Last month, we spoke about some key trends and challenges for mobile advertising at this year’s Media Playground event in London. Here’s some of what we covered.
Technology has dictated the pace of change and we've done our best to keep up - but there's a strong argument that mobile advertising is failing. So what next?
Mobile's important. There's an abundance of data available that illustrates just how important, but all you really need to do is wander on to a commuter train and look around you; it is obvious we are now a truly plugged-in, always-on society.
This transformation didn't quite take place overnight, but certainly happened quickly enough to feel like it. Moore's law - whereby computing power doubles approximately every two years - dictates that technology improves at an exponential rate. If this has made it hard for observers to predict change in the past, then it's no surprise that industries tasked with planning for it have found the going equally difficult.
Put simply, technology has dictated the pace of change, and we've done our best to keep up.
There's a strong argument that mobile advertising hasn't kept up.
There are good reasons why this might be the case. Tracking and measuring impact remains problematic on mobile, and is probably the key barrier to greater investment. However, mobile advertising's cause also hasn't been helped by how hard it is to get right in the first place.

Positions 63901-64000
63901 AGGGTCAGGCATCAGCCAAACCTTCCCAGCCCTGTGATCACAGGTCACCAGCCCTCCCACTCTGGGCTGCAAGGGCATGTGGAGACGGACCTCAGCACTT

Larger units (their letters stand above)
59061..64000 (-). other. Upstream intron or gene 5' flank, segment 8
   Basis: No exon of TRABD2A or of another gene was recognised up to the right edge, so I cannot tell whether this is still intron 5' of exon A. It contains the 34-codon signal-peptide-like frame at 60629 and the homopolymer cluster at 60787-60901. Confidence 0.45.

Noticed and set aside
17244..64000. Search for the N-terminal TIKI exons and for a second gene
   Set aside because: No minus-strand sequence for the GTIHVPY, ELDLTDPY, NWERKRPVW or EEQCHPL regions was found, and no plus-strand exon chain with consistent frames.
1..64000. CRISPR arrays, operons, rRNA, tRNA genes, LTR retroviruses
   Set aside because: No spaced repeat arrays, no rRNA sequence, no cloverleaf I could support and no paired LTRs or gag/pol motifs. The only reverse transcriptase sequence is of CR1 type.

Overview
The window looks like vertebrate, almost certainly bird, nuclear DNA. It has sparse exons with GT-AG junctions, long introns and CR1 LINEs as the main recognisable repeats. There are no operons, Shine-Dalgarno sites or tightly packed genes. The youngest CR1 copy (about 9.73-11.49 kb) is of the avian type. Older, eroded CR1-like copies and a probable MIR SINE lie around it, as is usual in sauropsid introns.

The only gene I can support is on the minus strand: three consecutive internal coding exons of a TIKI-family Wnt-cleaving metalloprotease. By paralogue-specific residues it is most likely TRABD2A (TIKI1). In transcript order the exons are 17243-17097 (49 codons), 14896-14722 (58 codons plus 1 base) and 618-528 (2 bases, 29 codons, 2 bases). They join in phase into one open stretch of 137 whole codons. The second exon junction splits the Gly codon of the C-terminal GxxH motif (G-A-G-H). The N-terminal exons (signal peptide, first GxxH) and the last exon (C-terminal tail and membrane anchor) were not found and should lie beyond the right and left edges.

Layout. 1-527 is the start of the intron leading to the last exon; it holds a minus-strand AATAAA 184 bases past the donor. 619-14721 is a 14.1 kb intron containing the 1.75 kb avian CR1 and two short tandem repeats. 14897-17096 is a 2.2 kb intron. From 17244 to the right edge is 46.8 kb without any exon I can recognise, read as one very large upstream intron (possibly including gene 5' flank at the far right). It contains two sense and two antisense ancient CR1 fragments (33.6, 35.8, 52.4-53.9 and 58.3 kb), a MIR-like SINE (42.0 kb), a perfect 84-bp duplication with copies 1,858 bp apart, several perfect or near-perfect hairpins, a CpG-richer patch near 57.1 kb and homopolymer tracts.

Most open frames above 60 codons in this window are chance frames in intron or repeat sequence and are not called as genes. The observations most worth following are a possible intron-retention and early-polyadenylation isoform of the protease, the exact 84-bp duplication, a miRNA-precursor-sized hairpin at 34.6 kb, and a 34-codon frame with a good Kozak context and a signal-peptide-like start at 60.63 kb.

The key difference between mobile and any other form of consumption is context. That is, we use mobiles in a far wider range of contexts than any other device in history. This presents a problem to marketers: how to present ads in a way that will be effective regardless of whether the audience is relaxing at home, on a crowded train, or anything in-between. These are fundamentally different emotional states, and require fundamentally different advertising approaches.
There are also fundamental differences in what we're trying to achieve on the device. We know from behavioral data that people typically use their mobiles in a far more focused, goal-orientated manner than their desktop or laptop predecessors.
We log in with a task in mind, execute it, and then log off again. This is a far cry from traditional browsing; people sat down at desks, cup of tea in hand, and happy to follow links at their leisure. Not only do mobile ads face a greater challenge in interrupting this new, goal-orientated mobile behavior, but also a greater risk of annoying consumers if they do so to negative effect.
Perhaps most importantly, this negative effect can be of a different order of magnitude to other forms of advertising. When we speak to consumers about their mobiles, a recurring theme is their emotional engagement with the device. Somewhere between their continuous physical proximity, and the frequently emotive tasks we use them for, they've become more than just a tool. We treat our mobiles as extensions of ourselves, and the stakes are high for anyone wanting to trespass onto them.
All of this isn't to say that mobile advertising is fighting a losing battle. We have access to more data about consumer behavior than ever before, which if analysed intelligently can provide near-infinite insight into when and how to use mobile advertising to best interact with consumers.
But unfortunately, there's still a long way to go. Not only are we presently failing to make use of this data to make better ads, but we're seemingly failing to even consider the mobile experience when implementing existing ones.
These weren't failings of insight, they were failings in execution. Until we start treating mobile advertising as seriously as consumers treat their mobile devices, no amount of data will provide a solution.
Consider this a call to arms: mobile advertising isn't the only industry struggling to keep up with technology, but it's better-placed than most to do something about it.